The 100th anniversary of the start of World War I is in the spotlight this year, but there's plenty more to fill Europe's cultural calendars. DW presents the highlights, from Hollywood to modern art.
Ancient tales in Hamburg
Januar begins with a theater highlight: The Deutsches Schauspielhaus in Hamburg presents the ancient cycle "Die Rasenden" (The Frenzied), directed by Karin Beier. The cycle combined five ancient tragedies, telling interwoven tales from the accursed Greek dynasty Atreus.
Berlin's red carpet
Once again, Berlin's annual international film festival, the Berlinale, will open on February 6. For 10 days, films spanning every genre will be presented at the 64th edition of the festival. Among other highlights, a restored version of the classic "The Cabinet of Dr. Caligari" from 1920 will be shown.
Also at the Berlinale, Hollywood star George Clooney will present his new art drama "Monuments Men." The film takes place in the period directly following World War II and follows US soldiers as they search for art stolen by the Nazis. At the end of the festival, Golden Bears will be awarded to the competing films in a variety of categories. British filmmaker Ken Loach is set to receive the honorary Golden Bear for his life's work.
Manga in Leipzig
From March 13-16, the Leipzig Book Fair will transform the eastern German metropolis into a Mecca for bookworms, as it does every year. Switzerland is the guest country for 2014. New this year: The Manga Comic Convention(MCC) will take place alongside the book fair. Interest in the colorful Japanese comics and cartoons has risen in recent years.
Art Cologne and Ai Weiwei
In April, the global art scene will gather in Cologne in central-western Germany. Some 200 international galleries are set to present their collections of 20th and 21st century art at Art Cologne from April 10-13.
In Berlin, another artistic highlight is scheduled for the same week: Artist and Chinese dissident Ai Weiwei will be showing works not yet displayed in Germany at the Martin-Gropius-Bau from April 3-7.
Questioning the Internet
In recent years, re:publica has established itself as one of the most significant social media fairs and from May 6-8 the digital world will gather once again in the German capital. "Into the Wild" is the motto for 2014. Dealing with digital surveillance will be a key area of discussion and questions like "How closely should the Internet be monitored?" and "Can online culture remain untamed?" will be addressed by visitors, speakers and exhibitors.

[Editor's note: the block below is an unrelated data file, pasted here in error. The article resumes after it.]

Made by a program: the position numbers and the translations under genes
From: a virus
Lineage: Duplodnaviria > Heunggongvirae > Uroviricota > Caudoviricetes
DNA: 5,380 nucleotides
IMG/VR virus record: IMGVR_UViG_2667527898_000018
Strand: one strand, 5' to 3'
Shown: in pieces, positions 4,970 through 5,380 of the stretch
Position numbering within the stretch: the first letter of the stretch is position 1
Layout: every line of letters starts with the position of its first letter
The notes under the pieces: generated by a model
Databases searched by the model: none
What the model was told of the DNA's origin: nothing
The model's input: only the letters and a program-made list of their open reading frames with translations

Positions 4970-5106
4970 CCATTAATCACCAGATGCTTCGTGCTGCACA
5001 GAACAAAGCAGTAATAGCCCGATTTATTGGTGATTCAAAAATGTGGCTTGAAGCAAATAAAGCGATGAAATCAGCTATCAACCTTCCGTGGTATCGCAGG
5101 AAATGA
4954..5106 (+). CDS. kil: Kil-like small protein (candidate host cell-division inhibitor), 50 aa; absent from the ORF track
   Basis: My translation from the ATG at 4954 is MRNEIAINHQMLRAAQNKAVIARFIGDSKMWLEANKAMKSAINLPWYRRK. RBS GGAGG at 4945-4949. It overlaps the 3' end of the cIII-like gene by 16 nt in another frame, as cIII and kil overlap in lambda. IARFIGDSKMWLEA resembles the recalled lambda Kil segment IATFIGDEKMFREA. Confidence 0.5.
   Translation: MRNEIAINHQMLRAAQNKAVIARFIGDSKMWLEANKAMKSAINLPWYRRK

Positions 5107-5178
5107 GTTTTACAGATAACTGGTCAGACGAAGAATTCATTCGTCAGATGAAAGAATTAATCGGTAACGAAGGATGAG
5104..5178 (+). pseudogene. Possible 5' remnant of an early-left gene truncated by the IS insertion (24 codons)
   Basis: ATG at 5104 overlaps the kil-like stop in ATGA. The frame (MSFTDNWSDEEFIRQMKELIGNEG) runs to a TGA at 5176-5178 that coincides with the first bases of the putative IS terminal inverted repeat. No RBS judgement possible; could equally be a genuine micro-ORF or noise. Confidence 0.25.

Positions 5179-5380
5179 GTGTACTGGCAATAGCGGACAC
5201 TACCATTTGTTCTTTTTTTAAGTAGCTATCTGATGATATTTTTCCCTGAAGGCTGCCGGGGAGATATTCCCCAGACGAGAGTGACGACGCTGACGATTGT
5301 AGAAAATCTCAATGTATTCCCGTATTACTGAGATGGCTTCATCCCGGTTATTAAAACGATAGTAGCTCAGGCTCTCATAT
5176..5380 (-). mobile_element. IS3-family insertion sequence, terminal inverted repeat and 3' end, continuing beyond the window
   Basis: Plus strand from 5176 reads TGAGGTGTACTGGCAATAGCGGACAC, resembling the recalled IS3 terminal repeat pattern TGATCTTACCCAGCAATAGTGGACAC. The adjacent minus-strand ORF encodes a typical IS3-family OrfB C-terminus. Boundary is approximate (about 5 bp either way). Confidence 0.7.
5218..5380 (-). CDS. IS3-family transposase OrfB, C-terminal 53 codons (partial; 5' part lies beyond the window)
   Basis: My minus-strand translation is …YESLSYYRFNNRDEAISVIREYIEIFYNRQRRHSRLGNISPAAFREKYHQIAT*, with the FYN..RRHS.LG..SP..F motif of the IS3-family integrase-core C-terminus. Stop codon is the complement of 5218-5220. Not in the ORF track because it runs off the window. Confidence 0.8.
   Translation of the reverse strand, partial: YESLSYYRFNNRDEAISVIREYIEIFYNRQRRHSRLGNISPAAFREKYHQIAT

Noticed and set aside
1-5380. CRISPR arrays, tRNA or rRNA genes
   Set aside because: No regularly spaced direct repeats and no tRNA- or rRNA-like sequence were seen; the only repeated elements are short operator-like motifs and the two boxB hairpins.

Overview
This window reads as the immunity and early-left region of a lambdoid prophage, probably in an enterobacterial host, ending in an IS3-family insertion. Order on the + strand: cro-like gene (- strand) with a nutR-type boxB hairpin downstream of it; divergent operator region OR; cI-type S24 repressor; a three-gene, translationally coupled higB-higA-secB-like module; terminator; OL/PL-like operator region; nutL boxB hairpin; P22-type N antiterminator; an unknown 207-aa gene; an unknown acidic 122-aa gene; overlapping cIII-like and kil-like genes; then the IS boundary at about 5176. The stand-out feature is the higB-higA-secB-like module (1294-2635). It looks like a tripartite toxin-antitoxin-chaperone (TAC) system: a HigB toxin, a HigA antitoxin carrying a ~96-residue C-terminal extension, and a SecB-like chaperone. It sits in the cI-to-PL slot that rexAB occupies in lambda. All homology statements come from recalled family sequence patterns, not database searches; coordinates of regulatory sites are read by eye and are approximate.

Richard Strauss's 150th birthday
On June 11, 2014, German composer Richard Strauss, renowned for his operas "Salome" and "Elektra," would have turned 150 years old. Across Germany, concerts of his works will be held in his honor. The annual Richard Strauss Festival in Garmisch-Partenkirchen (June 11-19) is dedicated to its namesake this year as well. Born in Munich, Strauss lived in Garmisch for 40 years.
In commemoration: World War I
A century ago, on June 28, 1914, the heir to the Austrian throne, Franz Ferdinand, and his wife were shot death in Sarajevo. Their assassination is viewed as the trigger to World War I. This year, numerous exhibitions across Germany will look back at the tragedy that reshaped the continent and had a disastrous snowball effect throughout the last century. The exhibition "1914-1918. The First World War" will take place in the German Historical Museumin Berlin from June 6 to December 7.
Franz Ferdinand and his wife, pictured in Sarajevo shortly before they were assassinated on June 28, 1914
Even the Salzburg Festival, from July 18 to August 23, will commemorate World War I with the pacifist theater production "The Last Days of Mankind" by Karl Kraus.
The Bayreuth Festival (July 25 to August 28) and the Ruhrtriennale (August 15 to September 28) are annual theater highlights in Germany. This will be Heiner Goebbels' last year as director of the Ruhrtriennale.
Northern lights in Frankfurt
When the days start growing shorter, it will be time once again for the Frankfurt Book Fair(October 8-12). This year, Finland is the guest country at the world's largest book event. Its motto is simple: "Cool. Finland." More than 100 Finnish books are expected to be released in German translation this year, and some 50 authors will be presented in Frankfurt and around Germany, Switzerland and Austria.